Policy Objectives :

(i) Growth

Being a small open economy with few natural resources to speak of, we rely heavily on trade. Without imported inputs no output can be produced and without output to export no foreign exchange can be earned in order to pay for imports for domestic consumption. Therefore Irelandõs economic activity relies heavily on the traded sector. The output of an economy depends on productivity, human capital, natural resources and technology. In order to grow, an economy must experience an increase in any of these. The key to this is gross investment, which is therefore also the key to growth. Thus in order to evaluate the determinants of growth, it is necessary to investigate what determines investment in a small open economy. Whereas in a closed economy, domestic savings determine domestic investment, there is no such relationship in Ireland given the integration of our capital markets into the world markets. Investment in Ireland is a function of world investment and of the k-variable, our attractiveness to foreign investors relative to other countries. World investment is exogenously determined, therefore the k-variable is the means by which we can influence our growth rate. Because the k-variable depends largely on factors in the non-traded sector, inefficiencies there are of great relevance to the Irish economy.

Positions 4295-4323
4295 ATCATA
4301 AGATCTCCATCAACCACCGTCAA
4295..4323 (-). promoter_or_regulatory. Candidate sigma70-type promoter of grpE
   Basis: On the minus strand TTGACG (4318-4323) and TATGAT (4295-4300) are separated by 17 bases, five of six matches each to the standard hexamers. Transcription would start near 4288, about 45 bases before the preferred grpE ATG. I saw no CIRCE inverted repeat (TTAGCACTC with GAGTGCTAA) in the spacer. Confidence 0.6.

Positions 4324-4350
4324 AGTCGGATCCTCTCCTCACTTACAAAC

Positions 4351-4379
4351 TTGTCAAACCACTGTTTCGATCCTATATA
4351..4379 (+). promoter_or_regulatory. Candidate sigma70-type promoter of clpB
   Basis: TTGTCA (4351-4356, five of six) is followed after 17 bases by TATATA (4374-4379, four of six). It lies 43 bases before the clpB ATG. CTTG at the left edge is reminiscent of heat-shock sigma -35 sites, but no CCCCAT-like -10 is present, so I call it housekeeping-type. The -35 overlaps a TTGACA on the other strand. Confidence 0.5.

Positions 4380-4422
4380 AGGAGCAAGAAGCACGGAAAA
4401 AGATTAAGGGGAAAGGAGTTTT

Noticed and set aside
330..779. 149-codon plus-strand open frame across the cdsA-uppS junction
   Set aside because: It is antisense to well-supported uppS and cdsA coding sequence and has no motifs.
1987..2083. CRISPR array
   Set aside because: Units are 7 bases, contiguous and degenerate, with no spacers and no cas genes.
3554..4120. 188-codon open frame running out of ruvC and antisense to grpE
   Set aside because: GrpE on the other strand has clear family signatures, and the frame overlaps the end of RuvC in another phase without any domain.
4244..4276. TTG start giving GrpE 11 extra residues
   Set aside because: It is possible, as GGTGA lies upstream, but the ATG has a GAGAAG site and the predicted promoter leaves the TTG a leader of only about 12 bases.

The importance of the non-traded sector, rests on the determination of the k-variable (infrastructure, legal costs, telephone costs etc.), input costs for the traded sector (with given prices and wages, lower costs increase the profits and the competitive position of the traded sector) and the percentage of GNP spent in the non-traded sector. As prices of traded goods are given exogenously, lowering the prices of non-traded goods can directly affect living standards. In 1992, 60% of GNP was spent on non-traded goods and services. Because the non-traded sector is not open to international competition, monopoly power causes inefficiency and high prices. Therefore regulating the non-traded sector will be of great relevance to the growth of the economy and to consumer welfare.